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Havana Film Festival

By Silvia Gomez / Posted November 23, 2012

Background & history:

During the first two weeks of December, a virulent plague takes hold of Havana. Immunization is impossible and there´s no option but to surrender. The consolation is that there are so many fellow-sufferers with whom to compare notes on symptoms, cures and pulling extended sickies from work. Employers are not inclined to be sympathetic to doctor´s certificates for Cinemania Febril Virulans, or to give it its common name, Film Fever.

The Havana Film Festival is a Cuban festival that focuses on the promotion of Spanish-language filmmakers. It is also known in Spanish as Festival Internacional del Nuevo Cine Latinoamericano de La Habana, and in English as Festival of New Latinamerican Cinema of La Havana. The first festival took place on 3 December 1979. The president of the first organizing committee was Alfredo Guevara and more than 600 film directors of Latin America responded to the first call made by the Cuban Institute of the Cinematographic Art and Industry (ICAIC). Millions of film buffs across Cuba attend the event that has served as a launch pad for Latin American cinematography and become one of the leading film festivals of the region. The variety and creativity of films shown at the Havana Film Festival every year has attracted celebrities such as Steven Spielberg, Pedro Almodóvar, Francis Ford Coppola, Carlos Saura, Oliver Stone, Robert Redford, Jack Nicholson, Robert de Niro, Jack Lemmon, Gregory Peck, and Danny Glover, among many others

The Festival takes over

With the start of the Havana Latin American Film Festival in December, those who throughout the year have hardly–or never–set foot in one of the very few movie theatres that are worth going to (a significant number of theatres have been closed down due to construction problems while others are in a sorry state), and prefer to stay at home and enjoy film rentals, practically take every movie house by storm. They search high and low for the most up-to-date listings, whether online, in the newspapers, on billboards outside theatres, or through the grapevine. But, whatever the vehicle, one thing is certain–cinemas are packed full during the festival.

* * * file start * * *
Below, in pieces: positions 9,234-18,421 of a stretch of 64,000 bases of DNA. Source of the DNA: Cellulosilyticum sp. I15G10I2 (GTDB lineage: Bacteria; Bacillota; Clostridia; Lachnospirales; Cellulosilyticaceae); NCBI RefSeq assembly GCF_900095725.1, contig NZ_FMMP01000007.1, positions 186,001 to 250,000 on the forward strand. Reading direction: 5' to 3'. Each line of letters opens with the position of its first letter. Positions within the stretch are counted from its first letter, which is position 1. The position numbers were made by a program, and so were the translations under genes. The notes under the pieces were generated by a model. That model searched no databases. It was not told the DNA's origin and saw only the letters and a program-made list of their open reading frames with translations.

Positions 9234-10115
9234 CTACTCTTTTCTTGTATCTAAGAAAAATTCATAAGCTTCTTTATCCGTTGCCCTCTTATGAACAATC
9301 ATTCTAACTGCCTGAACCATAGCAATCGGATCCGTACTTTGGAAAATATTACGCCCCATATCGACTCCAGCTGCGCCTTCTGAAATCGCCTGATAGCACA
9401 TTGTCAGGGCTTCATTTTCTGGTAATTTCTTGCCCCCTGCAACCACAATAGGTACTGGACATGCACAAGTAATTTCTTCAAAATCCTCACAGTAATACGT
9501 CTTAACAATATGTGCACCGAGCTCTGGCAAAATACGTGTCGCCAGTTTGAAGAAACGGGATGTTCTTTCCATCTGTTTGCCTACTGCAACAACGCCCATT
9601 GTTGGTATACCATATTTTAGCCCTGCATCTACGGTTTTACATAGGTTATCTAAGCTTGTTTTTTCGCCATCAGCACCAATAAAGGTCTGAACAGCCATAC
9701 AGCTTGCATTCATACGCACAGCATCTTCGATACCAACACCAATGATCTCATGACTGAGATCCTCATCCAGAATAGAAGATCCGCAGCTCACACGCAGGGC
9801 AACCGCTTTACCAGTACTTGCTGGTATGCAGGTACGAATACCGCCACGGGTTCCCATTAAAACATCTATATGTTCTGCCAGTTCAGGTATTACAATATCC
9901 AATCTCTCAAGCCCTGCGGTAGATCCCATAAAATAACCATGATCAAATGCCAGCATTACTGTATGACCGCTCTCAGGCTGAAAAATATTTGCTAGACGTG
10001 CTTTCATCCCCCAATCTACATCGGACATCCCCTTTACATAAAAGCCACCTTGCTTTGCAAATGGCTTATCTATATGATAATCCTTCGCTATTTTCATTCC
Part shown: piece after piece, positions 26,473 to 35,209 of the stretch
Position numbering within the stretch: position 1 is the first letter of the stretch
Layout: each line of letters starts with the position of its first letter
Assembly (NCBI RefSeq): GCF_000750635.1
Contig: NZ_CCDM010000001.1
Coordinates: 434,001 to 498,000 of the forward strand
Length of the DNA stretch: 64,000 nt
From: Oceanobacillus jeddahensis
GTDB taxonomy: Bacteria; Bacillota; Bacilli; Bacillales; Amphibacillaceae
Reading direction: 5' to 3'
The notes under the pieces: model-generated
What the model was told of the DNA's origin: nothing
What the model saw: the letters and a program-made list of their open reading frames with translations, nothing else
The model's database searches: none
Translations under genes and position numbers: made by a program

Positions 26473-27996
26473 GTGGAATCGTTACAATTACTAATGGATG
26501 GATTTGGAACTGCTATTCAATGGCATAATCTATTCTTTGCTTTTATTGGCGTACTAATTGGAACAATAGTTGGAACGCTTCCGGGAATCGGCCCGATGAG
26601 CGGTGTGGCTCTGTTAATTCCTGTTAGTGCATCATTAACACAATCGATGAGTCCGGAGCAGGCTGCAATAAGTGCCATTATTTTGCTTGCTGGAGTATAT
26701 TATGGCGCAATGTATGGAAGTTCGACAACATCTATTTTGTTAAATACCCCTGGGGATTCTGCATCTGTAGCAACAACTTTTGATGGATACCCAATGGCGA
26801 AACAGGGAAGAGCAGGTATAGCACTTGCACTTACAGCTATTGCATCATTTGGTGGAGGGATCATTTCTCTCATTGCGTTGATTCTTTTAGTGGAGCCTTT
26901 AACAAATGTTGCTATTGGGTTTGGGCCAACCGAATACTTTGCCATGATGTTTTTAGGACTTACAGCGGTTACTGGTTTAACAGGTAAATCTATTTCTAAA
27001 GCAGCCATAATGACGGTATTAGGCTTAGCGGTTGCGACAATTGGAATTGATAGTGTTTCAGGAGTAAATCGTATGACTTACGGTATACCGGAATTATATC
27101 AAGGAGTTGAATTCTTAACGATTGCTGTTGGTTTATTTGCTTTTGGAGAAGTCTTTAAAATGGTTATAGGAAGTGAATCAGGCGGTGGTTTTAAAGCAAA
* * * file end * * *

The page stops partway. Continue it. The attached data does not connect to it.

The Karl Marx Theatre was the venue chosen this year for the festival’s opening ceremony, and as always, was packed full. After the opening speech by Alfredo Guevara, director of the festival, and performances by Harold López-Nussa and his small jazz band accompanied by El Solar de los Seis, a folkloric music ensemble, the Argentinean actor of Chinese origin Huang Sheng Huang went on to the stage to present the competing film “Un cuento chino,” which he co-stars. The lights went out and the silver screen was suddenly filled with moving images: The Festival had begun.

The Havana Film Festival holds many attractions for the public, including the presence of favourite stars, such as Patricia Pillar from Brazil, who is well-known to Cubans not only because this year was her third visit to the Island but because of the many soap operas which she has starred in and which Cuban TV viewers have enjoyed so much.

The expectations surrounding certain Cuban films that were not admitted in the competition drive many people to the movies to see that “special” film. This year, one of those films, “Vinci, based on an incident in Leonardo da Vinci’s life, and directed by Eduardo del Llano, was the subject of much commentary due to harsh differences between the festival’s directors and the Institute of Cuban Cinema (ICAIC). Whatever the reason for being left out in the competition, the truth is that everybody wanted to see the film and find out what the fuss is all about.

Apart from the competition, the festival included a showcase of contemporary world cinema (German, French, Spanish, Serbian, and Polish, among other). For movie buffs, this part of the festival is as important as the competing films, as it is a unique opportunity to get in touch with such a comprehensive range of cinema from all over the world.

One thing is certain, baseball, the current soap operas, even the scarcity of products in Havana’s markets take second and even third place during the Havana Latin American Film Festival and for two whole weeks, the flicks take centre stage.


Silvia Gomez